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R.I. Diocese Urges Civil Unions Rejection

Sunday May 1, 2011
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PROVIDENCE, R.I. - After playing a key role in defeating a push for gay marriage, the Roman Catholic Diocese of Providence has urged Rhode Island lawmakers to reject an alternative establishing civil unions for gay couples, calling them a "stepping stone" to gay marriage.

The comments came in an unsigned editorial in the diocese’s newspaper, the Rhode Island Catholic. It followed state House Speaker Gordon Fox’s decision to stop his push for gay marriage and offer civil unions as a compromise.

Fox, who is openly gay, said he didn’t believe he could deliver the votes needed for gay marriage to pass, but that civil unions legislation would keep the issue alive and grant vital legal rights to same-sex couples. The legislation is expected to be introduced in the coming week.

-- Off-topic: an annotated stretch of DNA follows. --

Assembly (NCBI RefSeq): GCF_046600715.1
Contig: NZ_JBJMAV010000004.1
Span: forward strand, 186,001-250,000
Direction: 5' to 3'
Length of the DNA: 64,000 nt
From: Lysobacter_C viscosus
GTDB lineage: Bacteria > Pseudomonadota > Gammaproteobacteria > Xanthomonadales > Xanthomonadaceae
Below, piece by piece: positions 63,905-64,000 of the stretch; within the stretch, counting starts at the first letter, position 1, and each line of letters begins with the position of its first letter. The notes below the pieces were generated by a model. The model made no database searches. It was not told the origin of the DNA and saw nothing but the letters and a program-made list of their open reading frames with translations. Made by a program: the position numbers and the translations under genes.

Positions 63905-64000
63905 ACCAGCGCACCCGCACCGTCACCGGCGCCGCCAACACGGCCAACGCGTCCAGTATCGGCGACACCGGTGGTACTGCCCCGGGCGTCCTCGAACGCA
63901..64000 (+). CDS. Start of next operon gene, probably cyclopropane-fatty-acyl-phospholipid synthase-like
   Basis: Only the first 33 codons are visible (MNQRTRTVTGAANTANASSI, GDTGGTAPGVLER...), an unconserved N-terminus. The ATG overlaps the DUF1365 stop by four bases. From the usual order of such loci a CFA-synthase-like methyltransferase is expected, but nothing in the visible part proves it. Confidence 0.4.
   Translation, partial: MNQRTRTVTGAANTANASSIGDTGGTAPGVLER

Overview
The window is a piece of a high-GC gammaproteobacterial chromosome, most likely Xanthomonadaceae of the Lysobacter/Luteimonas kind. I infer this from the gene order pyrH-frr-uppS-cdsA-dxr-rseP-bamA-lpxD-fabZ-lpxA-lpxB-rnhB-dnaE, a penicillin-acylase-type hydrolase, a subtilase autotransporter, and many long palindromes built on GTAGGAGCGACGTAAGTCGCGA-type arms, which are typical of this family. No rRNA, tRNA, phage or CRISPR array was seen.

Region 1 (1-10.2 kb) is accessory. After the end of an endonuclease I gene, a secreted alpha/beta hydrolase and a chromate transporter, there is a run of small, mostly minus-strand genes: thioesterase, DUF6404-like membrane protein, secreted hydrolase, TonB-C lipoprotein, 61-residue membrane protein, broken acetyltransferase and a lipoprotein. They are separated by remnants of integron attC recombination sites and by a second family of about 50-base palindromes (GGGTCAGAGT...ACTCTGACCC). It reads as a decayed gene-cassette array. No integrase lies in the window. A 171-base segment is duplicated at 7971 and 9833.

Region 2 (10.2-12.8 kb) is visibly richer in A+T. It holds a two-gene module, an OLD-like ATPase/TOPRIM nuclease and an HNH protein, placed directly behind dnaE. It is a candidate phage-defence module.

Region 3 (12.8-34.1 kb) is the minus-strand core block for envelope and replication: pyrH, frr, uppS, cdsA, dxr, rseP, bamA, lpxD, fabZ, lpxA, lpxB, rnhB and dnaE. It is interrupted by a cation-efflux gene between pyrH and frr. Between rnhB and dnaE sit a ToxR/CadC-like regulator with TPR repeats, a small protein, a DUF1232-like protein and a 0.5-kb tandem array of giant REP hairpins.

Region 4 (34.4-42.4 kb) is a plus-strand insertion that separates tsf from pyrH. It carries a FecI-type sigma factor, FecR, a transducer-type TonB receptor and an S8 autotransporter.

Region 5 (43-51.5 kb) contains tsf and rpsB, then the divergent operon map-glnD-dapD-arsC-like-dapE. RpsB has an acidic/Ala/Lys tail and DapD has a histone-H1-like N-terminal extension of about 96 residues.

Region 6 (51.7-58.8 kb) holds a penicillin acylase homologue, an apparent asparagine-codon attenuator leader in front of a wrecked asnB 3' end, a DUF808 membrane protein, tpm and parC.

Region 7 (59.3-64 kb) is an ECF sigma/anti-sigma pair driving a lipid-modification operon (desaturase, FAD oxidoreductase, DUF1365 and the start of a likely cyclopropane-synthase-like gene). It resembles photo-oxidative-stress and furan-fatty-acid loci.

The diocese’s editorial, published Thursday, urged lawmakers to reject the compromise and instead pass legislation defining marriage as only between one man and one woman.

"However well-intentioned it is the experiment called "Civil Unions" is not an acceptable alternative to marriage as it too undermines the unique relationship of one man and one woman in holy matrimony by giving equal status, albeit by another name, to same-sex relationships," it read.

The editorial said civil unions don’t settle the debate over recognizing same-sex relationships, but often lead to eventual recognition of gay marriage. It cited precedent in states including Connecticut, New Hampshire and Vermont.

Pro-gay marriage advocate Marriage Equality Rhode Island also opposes civil unions, but because it believes such unions continue to treat same-sex couples as "second-class citizens."

"So the question becomes, why is the speaker attempting to be the architect of a compromise no one wants?" group spokesman Bill Fischer asked.

Fischer called on Fox to allow lawmakers to vote on gay marriage.

"At the end of the day, we have full faith people will do the right thing," he told The Providence Journal.

Fox and his communications director didn’t respond to requests for comment from the Journal.

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